When you’re writing women’s fiction, the protagonist comes out ahead. In some way, shape or form, she ends up in a better place than where she started, as summed up in this week’s Writing Rule.
End on a strong note.
Protagonists in women’s fiction can start out utterly weak, confused, abused, misguided or unfulfilled. And they can have a devil of a time overcoming that weakness, confusion, abuse, misguidance or unfulfillment. But they do overcome it nonetheless.
These stories can be full of as much misery as the author chooses to include. However, the ending has to be one filled with promise and potential. Maybe not sunshine and rainbows per se, but definitely hope.
Take those plot premises from yesterday’s article:
What’s it like to be a woman in a male-dominated workforce?
Can a woman truly balance a full-time job and give her children the honest attention they need and that she wants to give them?
How can a girl truly move herself past an incident or incidents of abuse?
Where does a college senior find fulfillment if she isn’t the partying type who the boys all flock to – which is exactly what society tells her she should be to find true happiness?
What’s a wife to do when her husband comes under horrible accusations?
Those are the questions the protagonist or protagonists start out with, which means these can be the results for the first two:
Maria has worked in the tech world for the last 20 years, having started fresh from college with what she thought was a dream internship. As it turned out, it was more like a nightmare: a good-old boy’s club filled with sexist comments and sexist practices that destroyed more than one of her friends throughout the years.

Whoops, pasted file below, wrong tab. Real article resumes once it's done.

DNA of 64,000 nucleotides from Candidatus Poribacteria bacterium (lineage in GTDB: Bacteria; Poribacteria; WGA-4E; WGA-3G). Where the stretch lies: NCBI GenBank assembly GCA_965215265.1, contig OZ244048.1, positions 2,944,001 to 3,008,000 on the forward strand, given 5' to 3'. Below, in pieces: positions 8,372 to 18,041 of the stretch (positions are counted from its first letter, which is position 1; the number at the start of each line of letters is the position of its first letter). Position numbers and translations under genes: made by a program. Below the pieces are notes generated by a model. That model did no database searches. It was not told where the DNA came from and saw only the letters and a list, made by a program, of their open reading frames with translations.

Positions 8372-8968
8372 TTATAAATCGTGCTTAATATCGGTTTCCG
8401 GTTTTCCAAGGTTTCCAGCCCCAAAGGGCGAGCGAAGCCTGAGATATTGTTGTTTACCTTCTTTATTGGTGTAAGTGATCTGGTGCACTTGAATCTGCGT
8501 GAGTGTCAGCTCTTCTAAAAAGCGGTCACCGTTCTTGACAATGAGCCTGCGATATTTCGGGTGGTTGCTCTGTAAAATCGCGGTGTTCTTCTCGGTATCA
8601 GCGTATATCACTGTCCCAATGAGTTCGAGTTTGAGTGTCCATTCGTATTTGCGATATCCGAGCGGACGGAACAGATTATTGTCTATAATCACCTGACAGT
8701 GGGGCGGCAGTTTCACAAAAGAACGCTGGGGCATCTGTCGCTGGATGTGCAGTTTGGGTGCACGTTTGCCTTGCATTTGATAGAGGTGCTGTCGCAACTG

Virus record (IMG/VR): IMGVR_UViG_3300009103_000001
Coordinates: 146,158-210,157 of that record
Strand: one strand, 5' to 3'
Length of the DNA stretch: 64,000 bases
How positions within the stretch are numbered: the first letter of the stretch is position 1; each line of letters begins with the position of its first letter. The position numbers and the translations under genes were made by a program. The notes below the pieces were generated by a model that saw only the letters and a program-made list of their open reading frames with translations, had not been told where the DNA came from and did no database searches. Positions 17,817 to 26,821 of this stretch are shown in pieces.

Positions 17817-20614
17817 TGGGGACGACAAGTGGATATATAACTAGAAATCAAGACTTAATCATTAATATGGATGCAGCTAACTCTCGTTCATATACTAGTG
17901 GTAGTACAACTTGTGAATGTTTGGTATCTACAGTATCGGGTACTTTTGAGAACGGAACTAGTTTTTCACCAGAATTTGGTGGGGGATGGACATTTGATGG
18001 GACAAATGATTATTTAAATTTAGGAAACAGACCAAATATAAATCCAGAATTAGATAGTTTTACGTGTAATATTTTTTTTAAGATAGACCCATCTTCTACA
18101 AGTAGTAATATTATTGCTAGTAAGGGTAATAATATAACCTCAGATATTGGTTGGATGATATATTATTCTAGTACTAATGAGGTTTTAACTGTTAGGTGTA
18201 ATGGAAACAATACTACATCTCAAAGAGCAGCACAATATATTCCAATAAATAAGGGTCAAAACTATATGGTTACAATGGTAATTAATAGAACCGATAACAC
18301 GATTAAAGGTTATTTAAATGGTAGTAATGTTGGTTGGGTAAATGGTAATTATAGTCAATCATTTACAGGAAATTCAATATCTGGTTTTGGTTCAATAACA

So, 20 years to the day she first began, she quits to start her own business. Oh, she knows the difficulties ahead of her. But this is something she knows she can do.
Tracy is dead-tired, exhausted from trying to keep her life in the order she’s always been told it should be. A career woman, she does love aspects of her job, but it’s getting more and more draining while her kids grow up on the side and her marriage plods along. When her mother falls down the steps, Tracy at first considers it one more burden on her shoulders. Yet she ends up having a whole slew of fascinating conversations with the parents she always considered to be old-fashioned – and finds a viable solution to her problems as a result.
I’ll leave the others for you and your imagination to fill out, but if you want an absolutely engaging example of how women’s fiction can start out acknowledging significant issues and end up overcoming them, check out Liane Moriarty’s Big Little Lies.
Warning: It does have some non-classy language in it. But it also addresses real-world women’s issues – in fact, real-world issues, period – through flawed and damaged characters, a flawed and damaged setting (i.e., planet earth), a questioning mind, a whole lot of humor and, ultimately, a light at the end of the tunnel.
Writing women’s fiction seriously never looked so good as Big Little Lies. So if you’re looking for some literary inspiration in this genre, that’s where I’m pointing you.
Let me know if you like it!